For Brian Addison’s full feature on La Parolaccia for Eater LA, click here.


Speak Cheezy

What kind of Long Beach pizza? The one the Washington Post called one of the best in the country.

3950 E. 4th St.

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A calabrese pie from Speak Cheezy. Photo by Brian Addison.

It is hard to miss the love of Speak Cheezy owner Chef Jason Edward Winters: It is exuded through his family, his community, his stellar pizza collaborations—which include those with Filipino staple Gemmae, Chef Carlos Jurado of Selva, Chef Philip Pretty of Heritage, Chef Eduardo Chang of Sushi Nikkei

It also doesn’t hurt that the Washington Post named Speak Cheezy one of the best pizzerias in the nation in 2023.

Of course, those bits of love don’t just appear out of thin air; they require authenticity in both personality and professionalism, talent in both the kitchen and communication, and a deep sense of trust—and Winters has achieved that through a decade of mastering his craft, remaining humble to the point of nearly being absurd, and letting his pies speak for themselves.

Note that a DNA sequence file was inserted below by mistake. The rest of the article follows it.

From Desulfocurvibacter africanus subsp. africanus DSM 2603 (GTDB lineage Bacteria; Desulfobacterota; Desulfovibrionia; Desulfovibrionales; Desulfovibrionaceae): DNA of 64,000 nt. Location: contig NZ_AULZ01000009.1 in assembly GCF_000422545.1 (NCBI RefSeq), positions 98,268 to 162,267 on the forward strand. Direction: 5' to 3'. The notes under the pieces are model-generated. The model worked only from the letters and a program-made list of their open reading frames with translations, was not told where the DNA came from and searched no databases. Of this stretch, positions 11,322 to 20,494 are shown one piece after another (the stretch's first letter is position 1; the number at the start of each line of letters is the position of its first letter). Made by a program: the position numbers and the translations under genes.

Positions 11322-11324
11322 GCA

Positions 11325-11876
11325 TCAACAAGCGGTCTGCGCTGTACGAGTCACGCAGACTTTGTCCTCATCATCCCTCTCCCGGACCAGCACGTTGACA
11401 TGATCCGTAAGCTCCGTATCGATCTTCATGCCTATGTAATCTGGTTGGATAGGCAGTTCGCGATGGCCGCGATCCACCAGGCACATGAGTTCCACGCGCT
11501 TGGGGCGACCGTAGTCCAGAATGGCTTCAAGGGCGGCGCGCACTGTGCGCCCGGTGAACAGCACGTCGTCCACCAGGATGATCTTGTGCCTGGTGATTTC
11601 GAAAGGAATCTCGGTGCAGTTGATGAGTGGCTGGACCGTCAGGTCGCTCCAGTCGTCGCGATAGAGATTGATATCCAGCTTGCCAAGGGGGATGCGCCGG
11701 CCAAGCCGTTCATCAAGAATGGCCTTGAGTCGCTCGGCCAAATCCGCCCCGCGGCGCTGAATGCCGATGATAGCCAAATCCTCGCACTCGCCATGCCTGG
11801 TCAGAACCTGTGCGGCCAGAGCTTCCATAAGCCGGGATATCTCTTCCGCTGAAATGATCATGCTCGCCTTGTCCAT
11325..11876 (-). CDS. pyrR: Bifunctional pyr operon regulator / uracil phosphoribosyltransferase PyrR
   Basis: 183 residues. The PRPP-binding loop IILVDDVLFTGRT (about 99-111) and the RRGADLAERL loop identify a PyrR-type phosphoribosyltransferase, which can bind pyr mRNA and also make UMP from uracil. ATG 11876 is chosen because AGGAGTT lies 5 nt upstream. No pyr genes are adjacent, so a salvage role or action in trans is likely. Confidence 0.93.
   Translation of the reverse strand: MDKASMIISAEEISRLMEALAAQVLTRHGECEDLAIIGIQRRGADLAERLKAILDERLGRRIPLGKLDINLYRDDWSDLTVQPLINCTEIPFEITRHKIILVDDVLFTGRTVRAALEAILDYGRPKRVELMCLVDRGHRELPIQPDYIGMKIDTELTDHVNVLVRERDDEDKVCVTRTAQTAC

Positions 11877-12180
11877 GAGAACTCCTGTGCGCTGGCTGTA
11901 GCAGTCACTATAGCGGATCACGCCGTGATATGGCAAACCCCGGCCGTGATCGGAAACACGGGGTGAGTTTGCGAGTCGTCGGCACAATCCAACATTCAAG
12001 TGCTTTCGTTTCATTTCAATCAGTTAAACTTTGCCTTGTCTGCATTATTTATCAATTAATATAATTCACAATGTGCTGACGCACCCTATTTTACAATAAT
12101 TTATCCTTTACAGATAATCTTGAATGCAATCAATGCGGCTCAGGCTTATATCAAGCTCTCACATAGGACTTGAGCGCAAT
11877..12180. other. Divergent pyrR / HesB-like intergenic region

And his choice of constant experimentation—be it his Detroit-style square or a cold cheese pizza that makes it one of the best cheese pies in the city—is what makes Speak Cheezy a pizza legend. Period.

For Brian Addison’s full profile on Speak Cheezy, click here.


Marlena

5854 E. Naples Plaza Dr.

What kind of Long Beach pizza? One from the Bestia crew.

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A Neapolitan-style pizza from Marlena. Photo by Brian Addison.

Marlena—one of Long Beach’s newest restaurants from newly minted restaurateur Robert Smith, Chef Michael Ryan, hospitality maestro Debra Zelenka, and cocktail connoisseur David Castillo—has quickly garnered a loyal legion of patrons.